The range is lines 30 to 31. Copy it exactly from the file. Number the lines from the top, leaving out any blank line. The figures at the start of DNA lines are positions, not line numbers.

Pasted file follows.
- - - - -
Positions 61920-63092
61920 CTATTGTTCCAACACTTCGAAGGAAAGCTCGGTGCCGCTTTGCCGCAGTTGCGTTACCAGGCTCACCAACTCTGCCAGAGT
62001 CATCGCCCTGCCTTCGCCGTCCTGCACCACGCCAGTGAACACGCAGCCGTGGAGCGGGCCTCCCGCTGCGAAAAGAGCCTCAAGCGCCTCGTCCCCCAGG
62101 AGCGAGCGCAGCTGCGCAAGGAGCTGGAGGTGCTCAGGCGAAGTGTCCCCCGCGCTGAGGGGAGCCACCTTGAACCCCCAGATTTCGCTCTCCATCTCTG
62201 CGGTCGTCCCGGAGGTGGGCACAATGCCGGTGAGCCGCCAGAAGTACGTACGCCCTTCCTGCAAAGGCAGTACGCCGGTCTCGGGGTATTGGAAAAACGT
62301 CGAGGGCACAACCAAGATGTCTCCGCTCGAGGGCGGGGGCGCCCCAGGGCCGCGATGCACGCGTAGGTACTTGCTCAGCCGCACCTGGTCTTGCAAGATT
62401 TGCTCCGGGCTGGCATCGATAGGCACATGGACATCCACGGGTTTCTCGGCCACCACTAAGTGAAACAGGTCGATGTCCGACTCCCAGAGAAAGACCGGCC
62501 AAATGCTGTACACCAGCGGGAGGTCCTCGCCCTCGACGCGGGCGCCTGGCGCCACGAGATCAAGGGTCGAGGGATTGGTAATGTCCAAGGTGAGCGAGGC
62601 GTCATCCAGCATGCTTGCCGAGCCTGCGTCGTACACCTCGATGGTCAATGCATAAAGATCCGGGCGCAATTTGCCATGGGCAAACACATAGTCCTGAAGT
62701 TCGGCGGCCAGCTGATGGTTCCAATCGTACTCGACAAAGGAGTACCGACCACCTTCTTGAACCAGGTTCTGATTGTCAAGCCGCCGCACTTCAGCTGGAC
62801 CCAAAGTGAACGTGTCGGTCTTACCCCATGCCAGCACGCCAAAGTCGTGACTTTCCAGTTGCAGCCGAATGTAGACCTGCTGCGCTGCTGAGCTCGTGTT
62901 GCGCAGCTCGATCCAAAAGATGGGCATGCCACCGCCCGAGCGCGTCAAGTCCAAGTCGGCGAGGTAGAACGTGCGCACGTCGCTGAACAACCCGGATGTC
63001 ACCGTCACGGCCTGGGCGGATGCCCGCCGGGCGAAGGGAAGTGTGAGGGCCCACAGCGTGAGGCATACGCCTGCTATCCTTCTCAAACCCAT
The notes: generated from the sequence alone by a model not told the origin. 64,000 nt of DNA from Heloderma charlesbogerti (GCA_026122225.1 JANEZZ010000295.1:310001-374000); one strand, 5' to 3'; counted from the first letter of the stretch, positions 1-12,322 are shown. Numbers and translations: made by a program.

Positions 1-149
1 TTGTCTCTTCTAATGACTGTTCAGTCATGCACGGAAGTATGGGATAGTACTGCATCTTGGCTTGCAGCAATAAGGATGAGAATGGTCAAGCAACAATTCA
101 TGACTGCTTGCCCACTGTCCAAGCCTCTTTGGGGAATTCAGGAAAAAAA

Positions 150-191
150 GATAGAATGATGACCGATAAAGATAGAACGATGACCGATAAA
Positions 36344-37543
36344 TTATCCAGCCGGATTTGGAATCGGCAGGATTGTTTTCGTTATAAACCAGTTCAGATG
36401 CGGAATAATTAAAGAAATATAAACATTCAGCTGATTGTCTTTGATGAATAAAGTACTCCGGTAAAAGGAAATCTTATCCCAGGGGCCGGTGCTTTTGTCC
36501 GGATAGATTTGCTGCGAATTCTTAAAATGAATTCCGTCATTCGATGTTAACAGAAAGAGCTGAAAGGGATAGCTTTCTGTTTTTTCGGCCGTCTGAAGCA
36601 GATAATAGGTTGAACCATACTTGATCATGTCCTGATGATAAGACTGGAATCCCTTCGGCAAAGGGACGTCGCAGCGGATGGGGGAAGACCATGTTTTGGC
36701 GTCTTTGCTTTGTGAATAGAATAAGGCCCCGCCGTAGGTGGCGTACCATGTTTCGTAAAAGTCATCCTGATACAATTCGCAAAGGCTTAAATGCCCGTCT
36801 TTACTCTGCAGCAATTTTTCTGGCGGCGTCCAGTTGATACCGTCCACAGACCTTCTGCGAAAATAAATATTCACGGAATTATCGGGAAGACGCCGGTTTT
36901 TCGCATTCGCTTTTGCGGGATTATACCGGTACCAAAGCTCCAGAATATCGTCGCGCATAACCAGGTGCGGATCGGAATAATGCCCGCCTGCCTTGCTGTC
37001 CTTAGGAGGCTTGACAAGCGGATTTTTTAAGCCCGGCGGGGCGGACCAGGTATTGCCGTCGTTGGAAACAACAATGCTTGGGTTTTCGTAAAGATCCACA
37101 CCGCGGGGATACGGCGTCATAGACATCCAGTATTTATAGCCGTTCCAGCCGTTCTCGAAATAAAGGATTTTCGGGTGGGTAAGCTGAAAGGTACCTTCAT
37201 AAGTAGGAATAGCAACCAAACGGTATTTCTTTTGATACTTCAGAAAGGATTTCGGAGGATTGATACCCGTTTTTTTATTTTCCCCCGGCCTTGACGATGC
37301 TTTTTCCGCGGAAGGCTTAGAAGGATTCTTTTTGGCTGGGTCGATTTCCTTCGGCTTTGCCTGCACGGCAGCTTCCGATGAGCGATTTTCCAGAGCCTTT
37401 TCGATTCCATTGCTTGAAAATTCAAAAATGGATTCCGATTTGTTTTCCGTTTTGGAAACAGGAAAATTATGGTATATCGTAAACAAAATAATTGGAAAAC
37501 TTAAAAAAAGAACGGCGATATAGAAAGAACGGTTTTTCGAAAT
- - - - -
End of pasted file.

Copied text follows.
37201 AAGTAGGAATAGCAACCAAACGGTATTTCTTTTGATACTTCAGAAAGGATTTCGGAGGATTGATACCCGTTTTTTTATTTTCCCCCGGCCTTGACGATGC
37301 TTTTTCCGCGGAAGGCTTAGAAGGATTCTTTTTGGCTGGGTCGATTTCCTTCGGCTTTGCCTGCACGGCAGCTTCCGATGAGCGATTTTCCAGAGCCTTT